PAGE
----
International Biodiversity Conservation
Global biodiversity loss cannot be brought under control without greater support from developed countries to developing countries, who hold most of the world’s biodiversity. A recent analysis called for doubling such aid.
As parties to the UN Convention on Biological Diversity prepare a post-2020 framework, Canada has the chance to emerge as a leader by matching the top donor countries (Norway, France, Sweden, Germany) in combined domestic and international biodiversity spending in relation to GDP. This would mean annual spending of $2.13 billion, which could be met with Canada’s current level of domestic spending and $650 million in international biodiversity aid. Canada can also help developing countries eliminate or repurpose subsidies and other incentives that harm biodiversity and improve the effectiveness and efficiency of resource use.
This investment would benefit Canadians and the world. Forests in the Congo Basin in Africa are responsible for some of the rainfall in North America. Canada’s migratory birds are being impacted by habitat loss in Latin America. Conservation lowers the risk of pandemics. Reducing tropical deforestation conserves biodiversity and is a low-cost way to immediately reduce greenhouse gas emissions. More broadly, tropical ecosystems are worth much more left intact than when degraded or converted to cattle ranching.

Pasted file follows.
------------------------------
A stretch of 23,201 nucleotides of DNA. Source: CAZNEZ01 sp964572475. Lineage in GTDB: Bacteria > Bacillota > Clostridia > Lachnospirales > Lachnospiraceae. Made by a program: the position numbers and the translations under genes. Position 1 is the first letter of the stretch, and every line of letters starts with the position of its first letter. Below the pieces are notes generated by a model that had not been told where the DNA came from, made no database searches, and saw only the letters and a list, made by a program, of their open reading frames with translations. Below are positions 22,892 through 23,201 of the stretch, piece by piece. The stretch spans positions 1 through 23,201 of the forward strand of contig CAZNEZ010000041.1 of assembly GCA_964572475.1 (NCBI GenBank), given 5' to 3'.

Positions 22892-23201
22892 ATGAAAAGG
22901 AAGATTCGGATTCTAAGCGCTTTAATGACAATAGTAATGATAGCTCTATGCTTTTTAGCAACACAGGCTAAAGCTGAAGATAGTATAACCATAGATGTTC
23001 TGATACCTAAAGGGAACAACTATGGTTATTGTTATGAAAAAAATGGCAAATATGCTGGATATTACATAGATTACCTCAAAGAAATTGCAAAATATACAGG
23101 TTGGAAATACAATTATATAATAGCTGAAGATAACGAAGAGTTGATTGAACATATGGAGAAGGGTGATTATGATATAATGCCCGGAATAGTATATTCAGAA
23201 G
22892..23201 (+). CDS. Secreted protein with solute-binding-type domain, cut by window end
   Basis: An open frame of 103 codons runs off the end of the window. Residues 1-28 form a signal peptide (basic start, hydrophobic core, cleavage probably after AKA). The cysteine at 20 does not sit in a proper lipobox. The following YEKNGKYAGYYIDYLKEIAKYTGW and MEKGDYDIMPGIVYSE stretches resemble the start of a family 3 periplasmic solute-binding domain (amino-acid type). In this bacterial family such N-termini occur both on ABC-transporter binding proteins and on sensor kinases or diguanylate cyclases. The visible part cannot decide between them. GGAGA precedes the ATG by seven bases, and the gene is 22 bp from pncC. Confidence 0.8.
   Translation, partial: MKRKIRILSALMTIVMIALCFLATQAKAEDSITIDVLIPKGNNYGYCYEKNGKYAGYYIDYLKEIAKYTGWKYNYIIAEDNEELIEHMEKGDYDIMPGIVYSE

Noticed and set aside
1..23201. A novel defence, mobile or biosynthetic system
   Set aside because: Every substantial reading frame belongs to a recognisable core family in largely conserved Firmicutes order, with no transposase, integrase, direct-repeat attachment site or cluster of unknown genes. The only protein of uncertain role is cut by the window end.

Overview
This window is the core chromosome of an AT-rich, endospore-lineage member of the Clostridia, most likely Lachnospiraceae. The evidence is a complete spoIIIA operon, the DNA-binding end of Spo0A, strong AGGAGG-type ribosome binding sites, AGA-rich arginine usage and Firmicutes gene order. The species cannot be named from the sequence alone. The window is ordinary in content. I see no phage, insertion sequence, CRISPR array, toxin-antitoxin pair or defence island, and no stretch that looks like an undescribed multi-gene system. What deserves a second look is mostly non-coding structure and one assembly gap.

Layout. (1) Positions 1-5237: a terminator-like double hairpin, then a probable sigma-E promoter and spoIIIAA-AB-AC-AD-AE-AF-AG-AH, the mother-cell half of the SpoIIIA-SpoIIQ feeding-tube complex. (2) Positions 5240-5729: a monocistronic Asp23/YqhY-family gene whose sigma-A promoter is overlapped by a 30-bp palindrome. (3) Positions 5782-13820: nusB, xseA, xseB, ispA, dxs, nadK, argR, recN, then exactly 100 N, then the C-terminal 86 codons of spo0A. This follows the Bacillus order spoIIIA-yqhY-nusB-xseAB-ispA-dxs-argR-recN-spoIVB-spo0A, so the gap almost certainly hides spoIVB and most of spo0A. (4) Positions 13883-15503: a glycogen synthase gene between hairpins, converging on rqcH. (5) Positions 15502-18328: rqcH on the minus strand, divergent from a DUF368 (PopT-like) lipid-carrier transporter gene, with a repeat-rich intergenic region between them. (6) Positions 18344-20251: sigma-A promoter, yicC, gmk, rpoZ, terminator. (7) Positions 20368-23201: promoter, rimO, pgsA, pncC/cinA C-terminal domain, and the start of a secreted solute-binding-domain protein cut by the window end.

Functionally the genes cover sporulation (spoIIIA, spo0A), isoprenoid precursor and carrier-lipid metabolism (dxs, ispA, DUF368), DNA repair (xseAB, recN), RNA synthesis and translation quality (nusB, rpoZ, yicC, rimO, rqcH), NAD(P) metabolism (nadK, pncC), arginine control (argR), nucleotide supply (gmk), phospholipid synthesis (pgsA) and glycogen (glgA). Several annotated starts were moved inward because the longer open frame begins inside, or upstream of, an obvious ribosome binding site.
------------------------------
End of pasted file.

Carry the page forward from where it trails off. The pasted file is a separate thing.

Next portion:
$3.25 billion over five years, applied through the Global Environment Facility, bilateral agreements, and—offering excellent value—partnerships with conservation NGOs, which could include projects that empower Indigenous people to protect their lands. [GAC, ECCC]
See also International Climate Finance, earlier in this document.
Anne Lambert – anne@ICFCanada.org
Doug Chiasson – dchiasson@WWFCanada.org